Grounds for Annulment
You can't file for annulment on no-fault grounds, as you can for a divorce. You must give the court a supportable reason why your marriage should be invalidated. Although annulment rules vary by state, most jurisdictions recognize the same issues: your marriage can typically be annulled if you marry a close relative; if you're under your state's legal age of consent; or if you or your spouse is impotent or otherwise incapable of a sexual relationship. You can't just state your grounds in your petition and expect the court to grant you an annulment. You must present witnesses or evidence to substantiate what you’re alleging is true. Some states, including California and Illinois, recognize other grounds, such as you or your spouse weren't of sound mind or didn't understand what you were doing at the time you exchanged vows. Fraud and duress are usually grounds for annulment – your spouse lied to you about some important fact or otherwise coerced or threatened you into marrying him. The burden of proof is typically on the spouse who seeks the annulment.
Statutes of Limitations
Some states impose statutes of limitations for annulments, even if you have bona fide grounds. For example, if you or your spouse was underage at the time you married, you must file for annulment within four years of turning 18 in California. If you're alleging impotence, fraud or duress in California, you must file within four years of learning the truth or realizing the issue. In some states, like Illinois, the window of time you have for some grounds is much shorter. You must file within three months of realizing that either you or your spouse didn't understand what you were doing when you married, or if you're alleging that he forced you into the marriage. Illinois gives you a year to file on grounds of impotence.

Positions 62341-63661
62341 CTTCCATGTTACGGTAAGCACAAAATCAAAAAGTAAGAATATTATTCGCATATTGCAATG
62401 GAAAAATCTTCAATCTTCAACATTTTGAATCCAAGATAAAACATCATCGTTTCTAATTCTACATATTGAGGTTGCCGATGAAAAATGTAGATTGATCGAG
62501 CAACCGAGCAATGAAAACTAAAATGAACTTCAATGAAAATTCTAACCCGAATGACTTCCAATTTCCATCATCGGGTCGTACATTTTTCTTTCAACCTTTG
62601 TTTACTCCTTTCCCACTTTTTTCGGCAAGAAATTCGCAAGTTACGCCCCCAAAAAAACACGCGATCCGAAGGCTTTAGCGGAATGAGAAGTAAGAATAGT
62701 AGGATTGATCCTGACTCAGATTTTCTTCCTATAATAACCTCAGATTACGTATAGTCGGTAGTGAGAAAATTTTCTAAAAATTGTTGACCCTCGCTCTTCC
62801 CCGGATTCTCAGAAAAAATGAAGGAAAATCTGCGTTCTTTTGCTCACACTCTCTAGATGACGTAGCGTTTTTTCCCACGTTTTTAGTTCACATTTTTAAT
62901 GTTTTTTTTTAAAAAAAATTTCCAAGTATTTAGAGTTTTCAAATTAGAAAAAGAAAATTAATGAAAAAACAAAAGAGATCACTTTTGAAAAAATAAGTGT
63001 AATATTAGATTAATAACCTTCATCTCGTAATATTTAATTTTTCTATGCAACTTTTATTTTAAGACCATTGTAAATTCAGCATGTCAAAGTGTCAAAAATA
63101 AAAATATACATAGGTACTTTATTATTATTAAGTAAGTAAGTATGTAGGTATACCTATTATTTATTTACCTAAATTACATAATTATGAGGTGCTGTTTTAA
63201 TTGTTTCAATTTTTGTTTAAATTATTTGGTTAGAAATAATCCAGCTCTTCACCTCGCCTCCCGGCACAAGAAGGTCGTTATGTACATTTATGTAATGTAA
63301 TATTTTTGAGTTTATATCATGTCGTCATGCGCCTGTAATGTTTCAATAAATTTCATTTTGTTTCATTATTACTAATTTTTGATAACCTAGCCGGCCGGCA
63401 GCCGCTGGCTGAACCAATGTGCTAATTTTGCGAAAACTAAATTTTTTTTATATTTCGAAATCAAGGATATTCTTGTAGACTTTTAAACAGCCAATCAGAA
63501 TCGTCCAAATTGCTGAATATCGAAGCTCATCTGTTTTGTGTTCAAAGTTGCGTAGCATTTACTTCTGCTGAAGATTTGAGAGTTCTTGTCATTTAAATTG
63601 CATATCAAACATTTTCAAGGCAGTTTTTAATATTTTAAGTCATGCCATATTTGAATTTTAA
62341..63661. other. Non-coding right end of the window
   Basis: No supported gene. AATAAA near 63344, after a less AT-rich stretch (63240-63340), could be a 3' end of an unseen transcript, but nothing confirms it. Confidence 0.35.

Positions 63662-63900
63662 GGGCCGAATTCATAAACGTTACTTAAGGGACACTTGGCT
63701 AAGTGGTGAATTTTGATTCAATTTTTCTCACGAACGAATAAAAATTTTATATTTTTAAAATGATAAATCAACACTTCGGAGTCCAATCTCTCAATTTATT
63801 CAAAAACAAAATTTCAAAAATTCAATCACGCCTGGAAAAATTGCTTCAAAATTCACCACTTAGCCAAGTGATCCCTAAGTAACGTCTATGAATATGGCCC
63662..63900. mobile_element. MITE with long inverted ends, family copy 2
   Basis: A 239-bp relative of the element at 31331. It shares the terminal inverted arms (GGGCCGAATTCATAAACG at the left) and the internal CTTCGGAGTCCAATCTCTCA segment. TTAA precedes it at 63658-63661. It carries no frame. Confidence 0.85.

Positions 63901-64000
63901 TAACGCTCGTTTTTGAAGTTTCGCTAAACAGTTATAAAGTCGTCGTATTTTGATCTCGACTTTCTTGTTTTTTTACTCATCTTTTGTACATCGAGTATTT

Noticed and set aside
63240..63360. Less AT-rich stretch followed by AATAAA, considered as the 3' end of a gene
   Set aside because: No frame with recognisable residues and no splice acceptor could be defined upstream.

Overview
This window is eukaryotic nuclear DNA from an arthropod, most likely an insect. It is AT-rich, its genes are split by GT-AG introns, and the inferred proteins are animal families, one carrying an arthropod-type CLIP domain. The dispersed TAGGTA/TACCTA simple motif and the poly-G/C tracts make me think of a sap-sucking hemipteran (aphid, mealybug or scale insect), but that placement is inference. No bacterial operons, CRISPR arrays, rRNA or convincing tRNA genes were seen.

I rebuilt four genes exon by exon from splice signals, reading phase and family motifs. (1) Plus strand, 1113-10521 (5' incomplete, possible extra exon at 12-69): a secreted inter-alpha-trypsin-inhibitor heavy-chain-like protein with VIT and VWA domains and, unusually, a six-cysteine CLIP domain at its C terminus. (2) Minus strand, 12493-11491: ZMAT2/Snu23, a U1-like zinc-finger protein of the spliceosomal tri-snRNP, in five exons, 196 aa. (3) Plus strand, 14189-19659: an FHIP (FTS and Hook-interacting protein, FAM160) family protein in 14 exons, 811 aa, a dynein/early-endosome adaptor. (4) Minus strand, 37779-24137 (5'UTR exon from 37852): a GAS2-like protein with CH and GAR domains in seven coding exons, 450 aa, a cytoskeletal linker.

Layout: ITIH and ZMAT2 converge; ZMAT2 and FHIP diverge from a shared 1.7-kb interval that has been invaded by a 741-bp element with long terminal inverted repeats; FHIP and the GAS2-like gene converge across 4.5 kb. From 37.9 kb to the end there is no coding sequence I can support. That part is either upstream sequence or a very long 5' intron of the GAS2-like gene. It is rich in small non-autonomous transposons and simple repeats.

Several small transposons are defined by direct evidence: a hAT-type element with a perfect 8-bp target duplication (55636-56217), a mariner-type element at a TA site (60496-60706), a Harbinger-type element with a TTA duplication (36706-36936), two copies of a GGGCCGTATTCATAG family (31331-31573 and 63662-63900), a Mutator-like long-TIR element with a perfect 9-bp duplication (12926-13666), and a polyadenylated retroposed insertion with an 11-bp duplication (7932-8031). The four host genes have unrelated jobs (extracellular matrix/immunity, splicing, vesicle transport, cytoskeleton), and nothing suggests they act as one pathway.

North Carolina will not annul an underage marriage if a child has been born or if the wife is pregnant. California requires that if the marriage results in a child being born, you must file a separate legal action to determine parentage. Death typically ends any right the surviving spouse has to ask the court for an annulment. You might forfeit the right to alimony or property division if you elect to annul your marriage rather than seek a divorce. Family laws in some states will not order an annulment if the marriage never legally existed in the first place.
Voidable marriages are those where you allege that the marriage should not have happened, whereas void marriages never existed under the law. Voidable marriages require a court order for annulment. Most states differentiate between void and voidable marriages, so if your marriage is void to begin with, annulling it may not be subject to any limitations at all. You would not have to take legal action to annul it, because it was against the law to begin with – it was never legally recognized. The most common example of this is if you or your spouse were already married to someone else at the time you exchanged vows. This is bigamy, and bigamy is illegal. Marrying a close relative usually results in a void marriage, as does marrying a same-sex partner in states that don't recognize such unions.